His cytology revealed mild leucopenia (TLC = 3000 cells/ml3) with slight lymphocytosis (L = 50%). Rest other cytological and biochemical parameters were normal. Arterial blood gases analysis, chest X-ray and ultrasound abdomen were also normal.

To know the cause of the altered sensorium, urgent non-contrast computed tomography (CT) of the head was performed which showed multiple hypodense lesions in the left frontal, left parietal, right parietal and left cerebellar region [Figure 1]a and [Figure 1]b.
Figure 1: (a) CT scan of brain showing multiple hypodense lesions in bilateral parietal regions. (b) CT scan of brain showing left cerebellar hypodense lesions. CT: Computed tomography

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On strong clinical and radiological suspicion, an HIV test was performed after counselling the available attendants which were found to be positive and his CD4 cell count was 56 cells/ml3. His HBsAg and anti-hepatitis C virus antibody were negative.

Magnetic resonance imaging (MRI) brain showed multiple ill-defined focal lesions in bilateral cerebral hemispheres and right cerebellar hemisphere with peripheral contrast enhancement like eccentric target sign with mild-to-moderate vasogenic oedema likely infective pathology [Figure 2]a, [Figure 2]b, [Figure 2]c.
Figure 2: (a) MRI of brain, axial FLAIR sequence showing hyper-intense lesions involving left frontoparietal and right parietal region. (b) MRI Brain, sagittal contrast sequence showing ring enhancing lesions involving cortical and subcortical region of cerebrum. (c) MRI brain, coronal contrast sequence showing ring enhancing lesion in left parietal region (eccentric target sign) characteristic for CNS toxoplasmosis. MRI: Magnetic resonance imaging, FLAIR: Fluid-attenuated inversion recovery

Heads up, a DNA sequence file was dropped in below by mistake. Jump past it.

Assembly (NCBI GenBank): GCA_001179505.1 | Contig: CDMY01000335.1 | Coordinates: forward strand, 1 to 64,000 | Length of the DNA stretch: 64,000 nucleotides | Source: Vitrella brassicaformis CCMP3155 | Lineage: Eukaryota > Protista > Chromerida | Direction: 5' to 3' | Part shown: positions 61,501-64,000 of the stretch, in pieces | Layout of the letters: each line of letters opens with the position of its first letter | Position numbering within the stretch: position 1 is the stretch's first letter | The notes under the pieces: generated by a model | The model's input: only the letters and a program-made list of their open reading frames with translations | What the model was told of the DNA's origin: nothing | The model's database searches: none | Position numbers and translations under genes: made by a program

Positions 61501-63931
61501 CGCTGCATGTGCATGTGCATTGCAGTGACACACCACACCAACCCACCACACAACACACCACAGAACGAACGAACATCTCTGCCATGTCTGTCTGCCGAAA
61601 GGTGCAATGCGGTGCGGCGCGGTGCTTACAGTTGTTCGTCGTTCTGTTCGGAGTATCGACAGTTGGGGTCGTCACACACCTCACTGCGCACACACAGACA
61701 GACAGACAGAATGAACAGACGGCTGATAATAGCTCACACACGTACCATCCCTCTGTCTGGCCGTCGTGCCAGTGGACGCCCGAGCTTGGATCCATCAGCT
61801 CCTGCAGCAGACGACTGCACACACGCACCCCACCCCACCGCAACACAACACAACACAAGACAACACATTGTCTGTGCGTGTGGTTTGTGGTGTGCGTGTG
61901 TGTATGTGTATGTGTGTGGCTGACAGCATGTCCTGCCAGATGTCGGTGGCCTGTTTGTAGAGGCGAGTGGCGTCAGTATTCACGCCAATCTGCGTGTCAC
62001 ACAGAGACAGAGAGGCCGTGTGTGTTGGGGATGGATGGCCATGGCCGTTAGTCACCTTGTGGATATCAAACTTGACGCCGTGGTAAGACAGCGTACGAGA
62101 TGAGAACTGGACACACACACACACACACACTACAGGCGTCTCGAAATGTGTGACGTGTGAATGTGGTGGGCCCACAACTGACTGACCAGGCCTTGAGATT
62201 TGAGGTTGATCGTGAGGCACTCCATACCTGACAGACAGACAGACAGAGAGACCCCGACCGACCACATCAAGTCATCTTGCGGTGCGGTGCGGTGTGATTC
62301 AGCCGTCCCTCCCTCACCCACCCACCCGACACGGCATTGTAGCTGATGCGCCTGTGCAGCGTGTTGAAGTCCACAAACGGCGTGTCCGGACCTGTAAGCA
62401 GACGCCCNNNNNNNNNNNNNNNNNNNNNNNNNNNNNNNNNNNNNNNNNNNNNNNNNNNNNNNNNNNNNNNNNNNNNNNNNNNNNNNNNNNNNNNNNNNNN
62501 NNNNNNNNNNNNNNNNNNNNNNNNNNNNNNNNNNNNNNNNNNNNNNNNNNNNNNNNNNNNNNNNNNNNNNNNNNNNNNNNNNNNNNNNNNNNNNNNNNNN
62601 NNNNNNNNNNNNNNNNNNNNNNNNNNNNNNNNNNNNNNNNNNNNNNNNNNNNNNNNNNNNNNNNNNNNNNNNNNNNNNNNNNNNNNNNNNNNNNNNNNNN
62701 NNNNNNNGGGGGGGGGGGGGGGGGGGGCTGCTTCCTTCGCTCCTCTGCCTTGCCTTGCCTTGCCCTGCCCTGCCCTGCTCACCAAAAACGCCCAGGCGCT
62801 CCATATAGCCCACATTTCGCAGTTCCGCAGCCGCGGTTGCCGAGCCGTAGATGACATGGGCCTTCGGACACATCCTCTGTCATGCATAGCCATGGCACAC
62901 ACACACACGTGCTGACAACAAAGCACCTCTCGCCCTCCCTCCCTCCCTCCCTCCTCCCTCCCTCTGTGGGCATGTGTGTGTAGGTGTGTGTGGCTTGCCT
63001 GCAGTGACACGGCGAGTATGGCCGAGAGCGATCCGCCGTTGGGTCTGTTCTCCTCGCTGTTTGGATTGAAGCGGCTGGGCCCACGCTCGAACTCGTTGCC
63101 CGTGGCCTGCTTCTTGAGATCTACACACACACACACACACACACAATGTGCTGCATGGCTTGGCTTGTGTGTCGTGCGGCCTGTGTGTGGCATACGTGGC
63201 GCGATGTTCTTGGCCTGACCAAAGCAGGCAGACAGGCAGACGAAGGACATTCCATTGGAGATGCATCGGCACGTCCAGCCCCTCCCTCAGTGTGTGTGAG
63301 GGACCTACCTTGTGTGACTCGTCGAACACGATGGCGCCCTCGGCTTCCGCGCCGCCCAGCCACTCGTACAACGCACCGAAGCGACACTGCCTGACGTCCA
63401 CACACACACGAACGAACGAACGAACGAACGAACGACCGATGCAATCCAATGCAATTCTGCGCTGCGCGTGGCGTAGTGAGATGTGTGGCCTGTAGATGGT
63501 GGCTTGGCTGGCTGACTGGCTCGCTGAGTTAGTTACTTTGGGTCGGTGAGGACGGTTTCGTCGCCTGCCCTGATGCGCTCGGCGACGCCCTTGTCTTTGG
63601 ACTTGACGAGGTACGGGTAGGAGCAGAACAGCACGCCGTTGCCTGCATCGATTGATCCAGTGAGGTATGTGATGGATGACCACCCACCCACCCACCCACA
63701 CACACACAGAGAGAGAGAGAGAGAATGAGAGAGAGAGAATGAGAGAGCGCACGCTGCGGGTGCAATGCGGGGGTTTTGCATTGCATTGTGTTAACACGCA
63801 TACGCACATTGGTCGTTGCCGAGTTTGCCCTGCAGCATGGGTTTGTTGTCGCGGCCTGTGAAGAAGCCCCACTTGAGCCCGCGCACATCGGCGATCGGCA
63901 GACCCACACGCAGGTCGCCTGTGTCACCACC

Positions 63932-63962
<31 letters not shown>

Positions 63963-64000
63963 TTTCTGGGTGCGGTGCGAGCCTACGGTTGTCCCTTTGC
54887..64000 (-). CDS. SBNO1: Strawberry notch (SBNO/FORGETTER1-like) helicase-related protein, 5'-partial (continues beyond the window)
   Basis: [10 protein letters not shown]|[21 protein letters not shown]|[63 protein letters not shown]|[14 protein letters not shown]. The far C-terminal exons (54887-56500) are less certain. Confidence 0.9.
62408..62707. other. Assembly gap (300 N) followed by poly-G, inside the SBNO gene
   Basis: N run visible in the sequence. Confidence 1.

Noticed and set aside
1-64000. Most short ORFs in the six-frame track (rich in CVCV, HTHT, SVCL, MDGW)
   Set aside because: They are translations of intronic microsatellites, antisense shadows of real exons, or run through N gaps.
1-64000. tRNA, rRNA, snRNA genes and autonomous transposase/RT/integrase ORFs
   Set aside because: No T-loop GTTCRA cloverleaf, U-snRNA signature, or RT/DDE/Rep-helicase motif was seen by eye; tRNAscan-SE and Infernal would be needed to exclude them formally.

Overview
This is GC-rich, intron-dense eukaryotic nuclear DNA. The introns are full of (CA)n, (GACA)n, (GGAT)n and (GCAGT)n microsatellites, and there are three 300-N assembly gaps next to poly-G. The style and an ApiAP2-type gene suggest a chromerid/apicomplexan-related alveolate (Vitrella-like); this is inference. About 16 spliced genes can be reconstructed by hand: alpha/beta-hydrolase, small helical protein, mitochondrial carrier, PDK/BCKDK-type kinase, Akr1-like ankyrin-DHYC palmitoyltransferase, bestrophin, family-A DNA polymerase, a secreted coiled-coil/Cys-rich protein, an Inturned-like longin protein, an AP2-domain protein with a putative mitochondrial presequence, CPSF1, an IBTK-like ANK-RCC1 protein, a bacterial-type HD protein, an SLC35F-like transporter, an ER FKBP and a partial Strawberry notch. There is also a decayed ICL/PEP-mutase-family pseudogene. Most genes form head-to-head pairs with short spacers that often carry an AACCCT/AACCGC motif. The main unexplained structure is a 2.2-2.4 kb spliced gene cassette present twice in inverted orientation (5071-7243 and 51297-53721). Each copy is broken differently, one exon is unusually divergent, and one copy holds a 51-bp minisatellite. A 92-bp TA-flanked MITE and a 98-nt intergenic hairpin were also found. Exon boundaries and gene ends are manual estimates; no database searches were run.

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With all the above investigations, the possibility of CNS toxoplasmosis was kept. To confirm the diagnosis and also to rule out other causes, the decision of cerebrospinal fluid (CSF) examination was taken with guarded lumbar puncture. CSF was clear on appearance with the pressure of 252 mmH2O, cells count − 100 cells/ml3 with 80% lymphocytes, sugar – 47 mg/dl (blood sugar – 87 mg/dl), protein – 205 mg/dl, chloride − 111 mEq/L and adenosine deaminase – 3 U/L. Gram staining and AFB staining were negative and the aerobic culture was sterile. Indian ink and KOH mounted staining showed no fungal element. CSF cryptococcal antigen was absent and cartridge-based nucleic acid amplification test for Mycobacterium tuberculosis was found negative. With the background of HIV positivity, low CD4 counts and MRI findings, CNS toxoplasmosis was suspected, hence, serum toxoplasma antibodies were sent and found positive (IgG antibodies ≥400 IU/ml and immunoglobulin M [IgM] antibodies = 17.9 AU/ml).